In a significant panel ruling today, the Sixth Circuit has concluded in Does v. Snyder, No. 15-1536 (6th Cir. Aug. 25, 2016) (available here) that Michigan’s amendments to its Sex Offender Registration Act (SORA) “imposes punishment” and thus the state violates the US Constitution when applying these SORA provisions retroactively. Here is some of the concluding analysis from the unanimous panel decision reaching this result:
So, is SORA’s actual effect punitive? Many states confronting similar laws have said “yes.” See, e.g., Doe v. State, 111 A.3d 1077, 1100 (N.H. 2015); State v. Letalien, 985 A.2d 4, 26 (Me. 2009); Starkey v. Oklahoma Dep’t of Corr., 305 P.3d 1004 (Okla. 2013); Commonwealth v. Baker, 295 S.W.3d 437 (Ky. 2009); Doe v. State, 189 P.3d 999, 1017 (Alaska 2008). And we agree. In reaching this conclusion, we are mindful that, as Smith makes clear, states are free to pass retroactive sex-offender registry laws and that those challenging an ostensibly non-punitive civil law must show by the “clearest proof” that the statute in fact inflicts punishment. But difficult is not the same as impossible. Nor should Smith be understood as writing a blank check to states to do whatever they please in this arena.
A regulatory regime that severely restricts where people can live, work, and “loiter,” that categorizes them into tiers ostensibly corresponding to present dangerousness without any individualized assessment thereof, and that requires time-consuming and cumbersome in-person reporting, all supported by — at best — scant evidence that such restrictions serve the professed purpose of keeping Michigan communities safe, is something altogether different from and more troubling than Alaska’s first-generation registry law. SORA brands registrants as moral lepers solely on the basis of a prior conviction. It consigns them to years, if not a lifetime, of existence on the margins, not only of society, but often, as the record in this case makes painfully evident, from their own families, with whom, due to school zone restrictions, they may not even live. It directly regulates where registrants may go in their daily lives and compels them to interrupt those lives with great frequency in order to appear in person before law enforcement to report even minor changes to their information.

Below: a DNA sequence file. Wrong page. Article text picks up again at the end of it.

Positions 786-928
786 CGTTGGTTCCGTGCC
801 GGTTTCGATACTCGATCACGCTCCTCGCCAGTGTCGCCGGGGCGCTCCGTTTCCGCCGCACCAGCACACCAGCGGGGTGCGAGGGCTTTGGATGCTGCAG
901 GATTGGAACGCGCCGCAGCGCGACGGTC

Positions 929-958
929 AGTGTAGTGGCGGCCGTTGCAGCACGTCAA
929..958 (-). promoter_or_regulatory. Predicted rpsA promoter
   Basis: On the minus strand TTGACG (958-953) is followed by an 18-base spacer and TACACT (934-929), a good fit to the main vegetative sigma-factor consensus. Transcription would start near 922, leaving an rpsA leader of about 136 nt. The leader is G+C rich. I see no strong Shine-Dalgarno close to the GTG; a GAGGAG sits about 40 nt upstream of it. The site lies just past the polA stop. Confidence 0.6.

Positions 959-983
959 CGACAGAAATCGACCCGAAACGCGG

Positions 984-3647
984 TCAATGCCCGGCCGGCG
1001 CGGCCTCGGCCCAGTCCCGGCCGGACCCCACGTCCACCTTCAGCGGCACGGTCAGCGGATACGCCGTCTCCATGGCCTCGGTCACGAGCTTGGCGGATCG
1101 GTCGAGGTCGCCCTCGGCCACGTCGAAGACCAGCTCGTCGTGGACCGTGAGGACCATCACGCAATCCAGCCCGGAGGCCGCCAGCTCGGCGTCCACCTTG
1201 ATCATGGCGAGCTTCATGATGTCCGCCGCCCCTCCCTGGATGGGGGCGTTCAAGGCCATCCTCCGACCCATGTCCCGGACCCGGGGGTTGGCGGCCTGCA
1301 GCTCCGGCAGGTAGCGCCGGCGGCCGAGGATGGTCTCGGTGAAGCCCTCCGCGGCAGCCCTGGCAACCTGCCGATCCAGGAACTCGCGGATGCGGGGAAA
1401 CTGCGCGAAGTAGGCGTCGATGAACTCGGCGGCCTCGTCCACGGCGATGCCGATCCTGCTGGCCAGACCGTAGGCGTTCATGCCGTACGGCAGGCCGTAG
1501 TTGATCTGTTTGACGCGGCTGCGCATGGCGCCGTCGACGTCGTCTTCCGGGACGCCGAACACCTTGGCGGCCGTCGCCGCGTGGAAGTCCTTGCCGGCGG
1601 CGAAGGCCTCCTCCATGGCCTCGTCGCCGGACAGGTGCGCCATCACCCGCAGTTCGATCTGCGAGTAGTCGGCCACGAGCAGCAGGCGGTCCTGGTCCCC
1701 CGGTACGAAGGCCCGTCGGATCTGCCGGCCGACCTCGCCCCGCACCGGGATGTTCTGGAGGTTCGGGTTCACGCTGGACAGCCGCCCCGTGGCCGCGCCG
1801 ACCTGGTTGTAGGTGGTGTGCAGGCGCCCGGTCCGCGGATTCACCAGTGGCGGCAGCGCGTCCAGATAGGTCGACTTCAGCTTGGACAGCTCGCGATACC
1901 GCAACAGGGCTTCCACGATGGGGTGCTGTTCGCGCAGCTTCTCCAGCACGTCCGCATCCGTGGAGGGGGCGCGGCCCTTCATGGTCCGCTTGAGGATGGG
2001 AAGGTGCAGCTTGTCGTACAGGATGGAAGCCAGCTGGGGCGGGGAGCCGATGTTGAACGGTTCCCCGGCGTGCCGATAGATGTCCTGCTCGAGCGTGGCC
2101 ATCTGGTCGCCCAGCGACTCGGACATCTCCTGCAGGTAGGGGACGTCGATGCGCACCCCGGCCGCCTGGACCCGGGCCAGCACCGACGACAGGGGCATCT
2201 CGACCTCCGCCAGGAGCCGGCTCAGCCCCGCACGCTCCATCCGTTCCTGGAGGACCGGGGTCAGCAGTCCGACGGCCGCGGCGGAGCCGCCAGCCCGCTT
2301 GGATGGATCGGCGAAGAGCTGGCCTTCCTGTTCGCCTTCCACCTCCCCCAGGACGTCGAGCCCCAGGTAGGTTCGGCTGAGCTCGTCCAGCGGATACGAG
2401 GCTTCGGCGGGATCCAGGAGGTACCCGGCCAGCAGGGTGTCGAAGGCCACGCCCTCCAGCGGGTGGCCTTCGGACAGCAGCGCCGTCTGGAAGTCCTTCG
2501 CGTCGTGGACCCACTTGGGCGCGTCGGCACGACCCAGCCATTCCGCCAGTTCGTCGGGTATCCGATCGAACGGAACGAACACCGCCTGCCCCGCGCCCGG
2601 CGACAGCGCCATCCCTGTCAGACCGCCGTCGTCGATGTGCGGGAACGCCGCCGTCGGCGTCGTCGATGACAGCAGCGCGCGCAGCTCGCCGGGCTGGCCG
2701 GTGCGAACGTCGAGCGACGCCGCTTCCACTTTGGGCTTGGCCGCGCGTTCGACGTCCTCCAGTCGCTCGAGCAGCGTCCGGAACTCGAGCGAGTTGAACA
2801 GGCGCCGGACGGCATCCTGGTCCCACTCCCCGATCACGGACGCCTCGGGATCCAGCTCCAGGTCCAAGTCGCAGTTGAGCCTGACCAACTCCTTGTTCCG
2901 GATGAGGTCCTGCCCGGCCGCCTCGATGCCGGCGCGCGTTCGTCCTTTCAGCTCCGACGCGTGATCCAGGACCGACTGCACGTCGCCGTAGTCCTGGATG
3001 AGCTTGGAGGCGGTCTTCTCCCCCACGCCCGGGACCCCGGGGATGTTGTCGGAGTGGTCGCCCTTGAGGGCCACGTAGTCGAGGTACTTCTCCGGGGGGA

We conclude that Michigan’s SORA imposes punishment. And while many (certainly not all) sex offenses involve abominable, almost unspeakable, conduct that deserves severe legal penalties, punishment may never be retroactively imposed or increased. Indeed, the fact that sex offenders are so widely feared and disdained by the general public implicates the core countermajoritarian principle embodied in the Ex Post Facto clause. As the founders rightly perceived, as dangerous as it may be not to punish someone, it is far more dangerous to permit the government under guise of civil regulation to punish people without prior notice. Such lawmaking has “been, in all ages, [a] favorite and most formidable instrument of tyranny.” The Federalist No. 84, supra at 444 (Alexander Hamilton). It is, as Justice Chase argued, incompatible with both the words of the Constitution and the underlying first principles of “our free republican governments.” Calder, 3 U.S. at 388–89;accord The Federalist No. 44, supra at 232 (James Madison) (“[E]x post facto laws . . . are contrary to the first principles of the social compact, and to every principle of sound legislation.”). The retroactive application of SORA’s 2006 and 2011 amendments to Plaintiffs is unconstitutional, and it must therefore cease.